To date the FDA monitoring of dairy products and fish shows that when detectable levels are found they are generally consistent with EPA estimates for background occurrence of dioxins (See also G7). It is also important to note that known and quantifiable industrial emissions of dioxin in the United States have been reduced significantly since 1987. In addition, recent measurements from a few states show that dioxin levels in our bodies are also going down.
There were however, two incidents involving dioxin in food in recent years that received national and international attention. In both incidents, the dioxin levels were higher than background levels typically seen in foods tested by FDA or FSIS. In the first incident in 1997, elevated levels of dioxins were found in some farm-raised fish and poultry products. The levels in fish, poultry, and eggs during this incident were about 10 times higher than background levels. An investigation was quickly launched by FDA, FSIS, and EPA. That investigation discovered that particular clay from one mine in Mississippi used as an additive to animal feed was responsible for the higher dioxin levels. The clay, which appears to be naturally contaminated, was immediately prohibited from use in any animal feed. The government is continuing to monitor these foods and will address any situations identified. In the second incident in 1999, elevated levels of dioxins were discovered in some Belgian animal products, and the source of the dioxins was traced to animal feeds from a particular source. The U.S. government stopped the import of certain foods from a number of European countries until it could be either established that dioxin contaminated feeds were not used for the food, or that the food did not contain elevated dioxins. The levels of dioxins in this incident were a hundred or more times higher than what the current background levels are in similar foods in the United States.
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F9. What is the federal government doing to reduce dioxin levels in food?
Relevant federal agencies have taken a number of actions to reduce dioxin levels in food. EPA has taken aggressive actions to reduce and control dioxins in all environmental media by placing strict regulatory controls on all of the major industrial sources of dioxins. The known, quantifiable industrial emissions have been reduced by more the 90% from their levels in the 1980's as a result of EPA's efforts, along with efforts by state government and private industry.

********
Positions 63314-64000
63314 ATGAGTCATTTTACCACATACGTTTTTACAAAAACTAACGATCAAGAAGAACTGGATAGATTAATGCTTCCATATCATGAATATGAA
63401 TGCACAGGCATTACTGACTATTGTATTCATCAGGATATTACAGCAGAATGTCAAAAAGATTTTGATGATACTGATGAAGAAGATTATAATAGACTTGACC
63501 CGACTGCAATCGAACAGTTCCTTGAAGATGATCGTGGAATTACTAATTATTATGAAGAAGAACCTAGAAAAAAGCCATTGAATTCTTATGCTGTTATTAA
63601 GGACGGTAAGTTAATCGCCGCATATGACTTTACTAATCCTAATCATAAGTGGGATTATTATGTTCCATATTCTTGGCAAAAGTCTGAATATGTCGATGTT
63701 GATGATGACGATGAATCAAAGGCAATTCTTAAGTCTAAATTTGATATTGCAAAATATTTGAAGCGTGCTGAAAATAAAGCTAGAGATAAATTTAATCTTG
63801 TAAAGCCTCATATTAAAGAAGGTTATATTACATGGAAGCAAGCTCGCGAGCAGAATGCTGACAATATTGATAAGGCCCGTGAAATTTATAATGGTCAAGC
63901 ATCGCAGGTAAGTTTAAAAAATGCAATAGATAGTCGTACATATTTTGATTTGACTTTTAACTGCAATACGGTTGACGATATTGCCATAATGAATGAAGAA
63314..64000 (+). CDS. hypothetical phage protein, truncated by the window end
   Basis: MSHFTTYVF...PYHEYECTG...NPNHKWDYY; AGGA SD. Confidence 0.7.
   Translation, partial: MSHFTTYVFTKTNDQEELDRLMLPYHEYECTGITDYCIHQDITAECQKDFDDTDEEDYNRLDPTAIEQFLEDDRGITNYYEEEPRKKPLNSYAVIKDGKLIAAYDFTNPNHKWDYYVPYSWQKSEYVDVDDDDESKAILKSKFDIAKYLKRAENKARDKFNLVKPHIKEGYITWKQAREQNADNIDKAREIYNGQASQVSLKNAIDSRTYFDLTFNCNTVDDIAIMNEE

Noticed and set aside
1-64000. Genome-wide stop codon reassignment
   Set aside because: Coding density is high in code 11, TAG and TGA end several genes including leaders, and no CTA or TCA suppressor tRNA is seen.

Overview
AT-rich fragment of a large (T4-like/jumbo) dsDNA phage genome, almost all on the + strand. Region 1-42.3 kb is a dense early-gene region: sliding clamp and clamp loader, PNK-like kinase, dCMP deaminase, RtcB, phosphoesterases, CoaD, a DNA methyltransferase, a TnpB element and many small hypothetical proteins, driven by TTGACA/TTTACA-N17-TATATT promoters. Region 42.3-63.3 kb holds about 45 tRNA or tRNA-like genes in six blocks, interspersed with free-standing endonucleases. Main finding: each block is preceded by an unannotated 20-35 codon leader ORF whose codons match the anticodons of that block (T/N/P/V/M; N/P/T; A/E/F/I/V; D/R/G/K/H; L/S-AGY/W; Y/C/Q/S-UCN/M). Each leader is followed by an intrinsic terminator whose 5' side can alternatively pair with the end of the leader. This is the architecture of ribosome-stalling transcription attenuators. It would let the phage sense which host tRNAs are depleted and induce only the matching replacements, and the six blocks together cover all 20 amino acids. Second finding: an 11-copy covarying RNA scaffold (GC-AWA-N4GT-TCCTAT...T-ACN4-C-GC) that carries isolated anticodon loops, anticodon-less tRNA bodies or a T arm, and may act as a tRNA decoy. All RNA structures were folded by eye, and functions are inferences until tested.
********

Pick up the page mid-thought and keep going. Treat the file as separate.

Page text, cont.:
In the long-term, efforts to reduce dioxin in the environment should also reduce dioxin levels in the food supply. Federal agencies have been monitoring the levels in foods and conducting an investigation whenever a particular food has dioxin levels detected over the background levels in that food. If the investigation determines a specific source of the increased dioxins, Food and Drug Administration (FDA) and the Food Safety Inspection Service (FSIS) take action to remove that source where practicable.
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F10. Given that studies have shown that dioxin is in breast milk, should I nurse my infant?
Yes. Studies consistently show that breastfed infants are healthier than formula fed infants, in spite of the dioxin in breast milk. This statement is even more true now than in the past, when the levels of dioxin in breast milk were higher than they are today.
There are overwhelming benefits of breastfeeding both for the mother and her infant. The American Academy of Pediatrics and many other professional organizations have concluded that the benefits of breastfeeding far outweigh the potential effects of dioxin in breast milk. Breast milk is known to be the most complete form of nutrition for infants, with benefits for infant health, growth, immunity, and development. The benefits of breastfeeding for children include fewer cases and less severity of diarrhea, respiratory infections, ear infections, and meningitis, among others. Breastfeeding may also reduce the risk of sudden infant death syndrome and may lower rates of childhood cancer.
In addition to the benefits for children, breastfeeding also has benefits for mothers. Breastfeeding has been shown to reduce postpartum bleeding, promote earlier return to pre-pregnancy weight, and reduce the risk of breast cancer.